Eugene O’Neill’s classic drama A Moon For The Misbegotten comes to Greenbelt Arts Center to close out the 2012/2013 season. An emotionally charged drama that explores the lives of three very different individuals under one night of moonlight where truths will be revealed about everyone. Josie, a rough around the edges farm girl is convinced that no man could ever want her, so she concocts herself a harlot’s reputation while James Tyrone, haunted by the death of his mother, has drowned himself so deep in the bottle he’s taken to bedding ladies of the night frequently. Top this off with Josie’s father, Phil, who is a scheming meddlesome drunk that intends to bring both Josie and James together to serve his own purposes and you have an evening of revelations all beneath the beams of a early September Connecticut moon. Directed by Eliot Malumuth, this classic is a fitting end to the GAC season.
Doubling up as the show’s Costume and Set Designer, Director Eliot Malumuth gets all the gritty details in place for the impoverished farmhouse of the Hogan family. With a derelict looking shack of a home painted in that gritty faded brown, the place looks as rough and weathered as Josie’s attitude. Malumuth paints the floor in a grody brown to emulate the dusty grout of the homestead’s front porch. Josie’s faded gingham dress make her look every bit the weary and coarse farmer’s daughter she’s played up to be and the polished and posh riding clothes reserved for Steadman clearly accentuate the difference between the upper class and those of the working class.
Malumuth struggles to keep the scenes tight. There are awkward pregnant pauses, particularly at the beginning of Act II where Jim is going through the woes and strife of his life in confession, that send the performance grinding to a halt. These pauses feel unnatural, stifle the overall momentum of the scene, and disrupt the emotional builds that occurring between Josie and Jim during that discourse.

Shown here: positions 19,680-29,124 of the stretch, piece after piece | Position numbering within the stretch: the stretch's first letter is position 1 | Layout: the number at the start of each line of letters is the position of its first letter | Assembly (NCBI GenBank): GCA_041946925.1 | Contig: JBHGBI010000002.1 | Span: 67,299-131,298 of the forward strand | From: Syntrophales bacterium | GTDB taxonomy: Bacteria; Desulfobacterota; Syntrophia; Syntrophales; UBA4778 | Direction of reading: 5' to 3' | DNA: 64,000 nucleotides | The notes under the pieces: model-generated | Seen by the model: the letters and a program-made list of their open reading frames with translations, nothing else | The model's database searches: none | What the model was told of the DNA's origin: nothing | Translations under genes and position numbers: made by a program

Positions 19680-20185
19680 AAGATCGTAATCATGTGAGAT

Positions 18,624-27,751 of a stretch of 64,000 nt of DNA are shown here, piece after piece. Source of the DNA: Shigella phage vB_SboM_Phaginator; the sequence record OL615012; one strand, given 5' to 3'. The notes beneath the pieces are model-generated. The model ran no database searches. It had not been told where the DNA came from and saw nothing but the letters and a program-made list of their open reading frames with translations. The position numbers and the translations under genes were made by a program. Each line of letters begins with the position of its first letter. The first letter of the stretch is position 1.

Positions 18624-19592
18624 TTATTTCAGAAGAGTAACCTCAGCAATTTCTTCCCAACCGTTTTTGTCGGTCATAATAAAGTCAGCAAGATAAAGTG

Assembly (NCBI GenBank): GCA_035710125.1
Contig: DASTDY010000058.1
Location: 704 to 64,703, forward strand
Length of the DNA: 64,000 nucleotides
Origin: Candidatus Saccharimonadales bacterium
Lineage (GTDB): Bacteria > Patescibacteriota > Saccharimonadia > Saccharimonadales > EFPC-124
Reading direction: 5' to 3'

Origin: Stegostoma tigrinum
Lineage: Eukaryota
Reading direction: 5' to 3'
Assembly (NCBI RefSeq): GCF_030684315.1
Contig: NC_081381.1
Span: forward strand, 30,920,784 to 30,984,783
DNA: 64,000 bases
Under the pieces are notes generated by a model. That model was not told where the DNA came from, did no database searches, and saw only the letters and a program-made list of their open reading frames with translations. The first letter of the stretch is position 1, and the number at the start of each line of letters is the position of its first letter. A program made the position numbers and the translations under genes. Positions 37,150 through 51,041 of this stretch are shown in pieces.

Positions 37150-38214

Phil (Bill Brekke) carries some of the most interesting lines in the production, unfortunately you never hear them because Brekke is extremely soft spoken and when he speaks he trails off into silence. Described as a hot-tempered soused old goat, Brekke plays the character with little emotion and is extremely mild mannered. There is no distinguishable difference between his raging drunk moments and his more melancholic semi-sober scenes. Brekke does make an attempt to uphold the Irish accent, which he fades in and out of, creating a semblance of character consistency with Josie and Mike.
James (Bob Kleinberg) has a good handle on how to physicalized his delirium tremens, from the unsteady gait to the shaking in his hands his performance as an alcoholic is particularly believable. His confessions to Josie during Act II are particularly heartfelt, welling up from a dark place inside of him that his character has kept locked away for quite some time. As he comes to grips with his sorrows, Kleinberg’s vocal expressions are on the verge of violent, making for a compelling performance.
Tim Slack, featured briefly as the last of the Hogan brothers to leave home and then again as the haughty Steadman Harder, steals the show for the brief moments he appears on the stage. With a thick Irish brogue as Mike, Slack finds himself spunky and ready to escape the trials of living on the farm with his drunken father and wayward sister. Switching in a blink to the reserved and aristocratic Steadman, his facial expressions are extremely emotive when being threatened by Phil. Slack makes for an impressive set of cameos in this production.
Carrying the show on her shoulders is Pamela Northrup as Josie. Her Irish accent is perfectly focused and never falters throughout the duration of the production. The harsh exterior that Northrup constructs around her character’s much more vulnerable interior is an impressive example of character layering. The coarseness of her character is held rigidly in both her physicality and her outlandish manner of speaking, but Northrup gives a drastic shift in the second act, her entire persona mellowing and melting into Josie’s true inner self; a vulnerable weak and terribly sensitive and naïve creature. Northrup’s clear understanding of O’Neill’s dusty dry humor is displayed in her flawless execution of her sarcastic wit and well placed one-liners. Northrup gives a sensational performance that truly makes the show a success.
Running Time: Approximately three hours, with one intermission.